With the Supreme Court upholding the constitutional validity of the Right to Education Act,while almost all private schools will now have to set aside 25 per cent free seats for students from disadvantaged sections in Class I,a number of elite schools including popular missionary schools and high-profile residential schools across the country will manage to wriggle out of this provision.
As per the courts decision,unaided minority schools,which include convent schools and those run by religious trusts,will not be bound to reserve seats as applying certain admission clauses to them would amount to infringement of the fundamental freedom guaranteed to unaided minority schools under Section 30(1) of the Constitution.
The apex court has taken a special view of orphanages and boarding schools,saying the RTE Act cannot be extended to boarders and the government must issue appropriate guidelines on this.
Sources in the HRD Ministry said since most residential schools do not keep boarders at Class I level,they do not have to reserve 25 per cent seats.
The 25 per cent seats for disadvantaged section is a clause predicated on the reasoning that the government will reimburse the cost to the school . The government,however,is in no position to pay the huge fees incurred in boarding schools. Now,guidelines will be formulated in view of the courts orders, said the official.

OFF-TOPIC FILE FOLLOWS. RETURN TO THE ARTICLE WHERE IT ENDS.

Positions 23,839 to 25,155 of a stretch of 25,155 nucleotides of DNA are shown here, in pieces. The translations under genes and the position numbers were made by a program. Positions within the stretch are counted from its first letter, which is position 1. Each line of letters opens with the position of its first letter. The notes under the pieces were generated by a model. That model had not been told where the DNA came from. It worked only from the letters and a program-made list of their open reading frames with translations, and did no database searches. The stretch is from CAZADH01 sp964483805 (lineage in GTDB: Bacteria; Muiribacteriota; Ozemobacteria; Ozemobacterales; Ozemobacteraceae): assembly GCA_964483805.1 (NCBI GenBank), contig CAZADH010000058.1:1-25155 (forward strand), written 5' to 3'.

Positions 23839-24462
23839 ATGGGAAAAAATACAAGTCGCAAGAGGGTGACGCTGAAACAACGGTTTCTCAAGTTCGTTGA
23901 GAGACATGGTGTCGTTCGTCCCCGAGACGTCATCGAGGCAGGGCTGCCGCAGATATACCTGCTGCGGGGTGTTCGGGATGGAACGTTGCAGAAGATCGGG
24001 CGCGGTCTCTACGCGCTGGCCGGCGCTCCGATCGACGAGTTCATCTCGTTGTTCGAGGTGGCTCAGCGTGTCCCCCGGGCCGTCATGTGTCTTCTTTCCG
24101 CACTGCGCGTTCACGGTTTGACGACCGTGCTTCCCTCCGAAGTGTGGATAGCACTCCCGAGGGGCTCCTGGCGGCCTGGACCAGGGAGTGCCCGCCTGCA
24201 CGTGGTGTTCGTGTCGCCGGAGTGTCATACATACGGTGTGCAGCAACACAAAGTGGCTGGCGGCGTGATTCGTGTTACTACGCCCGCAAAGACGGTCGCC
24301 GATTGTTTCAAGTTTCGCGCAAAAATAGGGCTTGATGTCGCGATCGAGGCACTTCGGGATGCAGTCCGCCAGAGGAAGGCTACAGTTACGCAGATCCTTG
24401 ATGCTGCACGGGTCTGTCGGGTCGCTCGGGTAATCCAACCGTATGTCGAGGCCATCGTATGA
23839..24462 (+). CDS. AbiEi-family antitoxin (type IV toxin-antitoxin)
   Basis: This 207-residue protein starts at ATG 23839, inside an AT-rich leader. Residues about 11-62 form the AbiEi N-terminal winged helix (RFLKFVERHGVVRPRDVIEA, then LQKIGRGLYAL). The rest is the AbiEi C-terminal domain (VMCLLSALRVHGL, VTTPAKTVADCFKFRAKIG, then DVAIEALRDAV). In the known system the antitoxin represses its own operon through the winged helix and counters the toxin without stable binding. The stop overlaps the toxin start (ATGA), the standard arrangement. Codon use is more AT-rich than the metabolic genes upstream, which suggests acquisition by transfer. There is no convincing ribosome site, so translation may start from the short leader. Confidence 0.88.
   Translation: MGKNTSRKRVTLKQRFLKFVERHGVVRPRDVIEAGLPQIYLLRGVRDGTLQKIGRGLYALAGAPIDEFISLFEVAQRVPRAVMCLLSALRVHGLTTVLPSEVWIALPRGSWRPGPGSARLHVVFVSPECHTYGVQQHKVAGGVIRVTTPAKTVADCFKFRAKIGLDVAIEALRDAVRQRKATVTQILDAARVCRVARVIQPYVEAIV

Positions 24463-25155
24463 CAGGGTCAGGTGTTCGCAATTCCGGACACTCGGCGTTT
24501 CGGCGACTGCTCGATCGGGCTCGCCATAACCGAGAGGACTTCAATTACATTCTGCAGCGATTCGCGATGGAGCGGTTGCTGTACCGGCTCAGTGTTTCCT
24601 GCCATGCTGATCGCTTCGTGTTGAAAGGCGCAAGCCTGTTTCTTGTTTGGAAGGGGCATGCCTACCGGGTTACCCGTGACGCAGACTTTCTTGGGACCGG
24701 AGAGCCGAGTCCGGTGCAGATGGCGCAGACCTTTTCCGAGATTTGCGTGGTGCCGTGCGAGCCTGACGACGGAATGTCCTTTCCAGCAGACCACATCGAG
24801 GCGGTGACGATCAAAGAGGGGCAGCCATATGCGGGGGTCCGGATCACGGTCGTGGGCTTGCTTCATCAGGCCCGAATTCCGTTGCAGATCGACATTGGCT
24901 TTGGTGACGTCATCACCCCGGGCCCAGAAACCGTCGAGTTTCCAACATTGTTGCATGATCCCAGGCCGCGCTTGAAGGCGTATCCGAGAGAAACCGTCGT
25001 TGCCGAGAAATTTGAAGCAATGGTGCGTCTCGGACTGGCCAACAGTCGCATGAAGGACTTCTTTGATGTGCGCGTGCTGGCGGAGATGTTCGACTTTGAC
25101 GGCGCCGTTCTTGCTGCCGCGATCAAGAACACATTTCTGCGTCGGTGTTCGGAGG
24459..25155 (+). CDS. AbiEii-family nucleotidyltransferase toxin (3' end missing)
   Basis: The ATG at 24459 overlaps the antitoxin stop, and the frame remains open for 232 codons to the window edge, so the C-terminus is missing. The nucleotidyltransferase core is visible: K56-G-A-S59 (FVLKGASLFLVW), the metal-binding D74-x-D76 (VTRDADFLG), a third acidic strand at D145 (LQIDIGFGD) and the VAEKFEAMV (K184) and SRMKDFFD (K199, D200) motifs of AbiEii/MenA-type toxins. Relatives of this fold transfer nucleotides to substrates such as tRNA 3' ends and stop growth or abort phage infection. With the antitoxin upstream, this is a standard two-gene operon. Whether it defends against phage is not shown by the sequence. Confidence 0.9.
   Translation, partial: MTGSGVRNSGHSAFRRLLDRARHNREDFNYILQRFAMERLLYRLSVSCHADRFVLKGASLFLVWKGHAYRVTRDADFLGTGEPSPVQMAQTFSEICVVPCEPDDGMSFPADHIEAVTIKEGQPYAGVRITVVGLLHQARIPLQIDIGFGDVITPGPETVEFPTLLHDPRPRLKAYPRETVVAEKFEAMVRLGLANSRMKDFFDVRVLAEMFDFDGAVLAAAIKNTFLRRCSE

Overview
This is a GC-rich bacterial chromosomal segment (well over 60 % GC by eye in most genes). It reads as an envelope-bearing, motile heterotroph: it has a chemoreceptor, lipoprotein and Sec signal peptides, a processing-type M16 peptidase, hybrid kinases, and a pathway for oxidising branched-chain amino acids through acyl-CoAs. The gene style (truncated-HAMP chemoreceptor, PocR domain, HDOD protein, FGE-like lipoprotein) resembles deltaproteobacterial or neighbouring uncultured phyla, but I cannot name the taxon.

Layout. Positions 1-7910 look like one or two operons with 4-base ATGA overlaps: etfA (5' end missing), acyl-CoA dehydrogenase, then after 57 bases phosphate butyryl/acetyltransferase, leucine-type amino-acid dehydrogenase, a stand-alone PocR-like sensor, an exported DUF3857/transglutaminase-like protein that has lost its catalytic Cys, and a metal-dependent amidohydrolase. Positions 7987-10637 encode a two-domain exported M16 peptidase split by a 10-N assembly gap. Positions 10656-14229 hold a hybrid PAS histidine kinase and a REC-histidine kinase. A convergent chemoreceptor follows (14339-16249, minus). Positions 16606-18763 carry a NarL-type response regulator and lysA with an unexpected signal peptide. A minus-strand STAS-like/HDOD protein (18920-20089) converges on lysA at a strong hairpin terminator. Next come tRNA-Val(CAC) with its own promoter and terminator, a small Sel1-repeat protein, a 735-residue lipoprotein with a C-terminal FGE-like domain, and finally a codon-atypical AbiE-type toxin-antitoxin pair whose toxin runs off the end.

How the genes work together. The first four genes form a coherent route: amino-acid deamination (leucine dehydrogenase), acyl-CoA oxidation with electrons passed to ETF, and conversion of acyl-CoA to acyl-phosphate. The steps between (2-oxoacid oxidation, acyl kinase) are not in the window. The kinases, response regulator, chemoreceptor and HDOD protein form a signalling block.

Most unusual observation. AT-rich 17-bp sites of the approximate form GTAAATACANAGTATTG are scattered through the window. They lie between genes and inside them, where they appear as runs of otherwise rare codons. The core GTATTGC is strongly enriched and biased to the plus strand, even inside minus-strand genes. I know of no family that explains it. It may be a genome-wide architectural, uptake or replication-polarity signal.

The Indian Public Schools Conference (IPSC) a body representing 78 elite schools that are largely residential had strongly opposed the law in 2010,saying it would lead to social adjustment issues. The IPSC includes schools like Welham Girls and Boys schools,Mayo College,DPS R K Puram and Mathura Road.
Sibal hails order
Welcoming the Supreme Courts decision,HRD Minister Kapil Sibal said: What the court has given us today is clarity on the issue so that all controversies are set to rest. When the controversies are set to rest,our vision of education moves forward…One of the biggest issues involved was whether 25 per cent reservation applies to private schools or not.